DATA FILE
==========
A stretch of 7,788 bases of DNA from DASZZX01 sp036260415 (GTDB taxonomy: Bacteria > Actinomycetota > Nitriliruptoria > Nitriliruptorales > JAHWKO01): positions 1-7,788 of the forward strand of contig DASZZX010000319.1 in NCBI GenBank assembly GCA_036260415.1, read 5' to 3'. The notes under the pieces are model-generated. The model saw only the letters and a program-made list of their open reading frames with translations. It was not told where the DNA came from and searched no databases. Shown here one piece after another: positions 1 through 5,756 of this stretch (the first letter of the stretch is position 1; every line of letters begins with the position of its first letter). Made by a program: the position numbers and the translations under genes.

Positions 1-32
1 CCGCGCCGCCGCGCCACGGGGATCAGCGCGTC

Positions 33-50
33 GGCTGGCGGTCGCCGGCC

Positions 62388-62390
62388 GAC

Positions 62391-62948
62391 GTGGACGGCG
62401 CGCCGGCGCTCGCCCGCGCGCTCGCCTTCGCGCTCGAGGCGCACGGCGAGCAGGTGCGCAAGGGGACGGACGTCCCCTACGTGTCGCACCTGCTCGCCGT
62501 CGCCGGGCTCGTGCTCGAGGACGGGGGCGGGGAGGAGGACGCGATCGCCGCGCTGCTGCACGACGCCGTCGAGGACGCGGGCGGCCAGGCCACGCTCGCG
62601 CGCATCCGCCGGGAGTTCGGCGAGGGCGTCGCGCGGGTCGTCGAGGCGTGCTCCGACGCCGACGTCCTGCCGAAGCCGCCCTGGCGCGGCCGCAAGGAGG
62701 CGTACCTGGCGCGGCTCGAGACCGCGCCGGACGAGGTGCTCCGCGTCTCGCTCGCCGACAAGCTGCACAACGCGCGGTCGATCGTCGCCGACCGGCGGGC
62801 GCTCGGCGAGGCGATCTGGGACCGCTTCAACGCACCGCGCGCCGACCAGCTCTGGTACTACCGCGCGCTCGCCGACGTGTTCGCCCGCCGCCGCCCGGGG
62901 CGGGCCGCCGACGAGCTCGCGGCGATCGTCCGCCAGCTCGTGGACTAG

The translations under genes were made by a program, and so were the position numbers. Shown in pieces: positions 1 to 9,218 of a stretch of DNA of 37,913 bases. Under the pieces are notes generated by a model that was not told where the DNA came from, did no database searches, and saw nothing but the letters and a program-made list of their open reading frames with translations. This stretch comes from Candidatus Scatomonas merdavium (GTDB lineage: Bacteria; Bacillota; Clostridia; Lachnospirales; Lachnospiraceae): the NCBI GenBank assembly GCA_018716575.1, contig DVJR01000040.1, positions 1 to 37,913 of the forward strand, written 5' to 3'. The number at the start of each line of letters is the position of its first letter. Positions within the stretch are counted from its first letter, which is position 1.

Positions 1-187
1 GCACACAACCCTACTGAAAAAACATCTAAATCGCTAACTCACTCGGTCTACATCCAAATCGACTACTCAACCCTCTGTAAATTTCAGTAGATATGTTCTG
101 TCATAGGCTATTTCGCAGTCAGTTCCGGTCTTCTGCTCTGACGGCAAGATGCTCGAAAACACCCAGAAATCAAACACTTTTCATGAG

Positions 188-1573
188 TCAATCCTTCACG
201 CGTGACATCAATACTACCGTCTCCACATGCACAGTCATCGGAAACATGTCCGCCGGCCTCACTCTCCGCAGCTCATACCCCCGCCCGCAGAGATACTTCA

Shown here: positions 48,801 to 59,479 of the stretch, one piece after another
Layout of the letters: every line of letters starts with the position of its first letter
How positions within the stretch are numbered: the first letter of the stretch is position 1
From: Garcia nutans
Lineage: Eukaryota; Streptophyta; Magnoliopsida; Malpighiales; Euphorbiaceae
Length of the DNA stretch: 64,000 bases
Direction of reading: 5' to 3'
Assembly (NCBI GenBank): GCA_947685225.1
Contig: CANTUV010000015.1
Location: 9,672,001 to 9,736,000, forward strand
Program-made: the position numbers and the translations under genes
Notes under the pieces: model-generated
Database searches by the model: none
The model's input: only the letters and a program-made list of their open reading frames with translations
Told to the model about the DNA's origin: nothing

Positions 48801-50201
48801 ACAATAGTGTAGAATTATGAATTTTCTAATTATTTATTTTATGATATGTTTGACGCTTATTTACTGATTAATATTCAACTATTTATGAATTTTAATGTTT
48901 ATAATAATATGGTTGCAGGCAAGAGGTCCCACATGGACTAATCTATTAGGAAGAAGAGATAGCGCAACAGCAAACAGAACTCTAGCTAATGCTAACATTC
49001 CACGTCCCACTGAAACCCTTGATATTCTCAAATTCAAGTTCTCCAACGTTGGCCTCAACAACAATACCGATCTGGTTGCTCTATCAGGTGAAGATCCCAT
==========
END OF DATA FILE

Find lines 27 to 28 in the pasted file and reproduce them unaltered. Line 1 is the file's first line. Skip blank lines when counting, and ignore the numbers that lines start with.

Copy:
Lineage: Eukaryota; Streptophyta; Magnoliopsida; Malpighiales; Euphorbiaceae
Length of the DNA stretch: 64,000 bases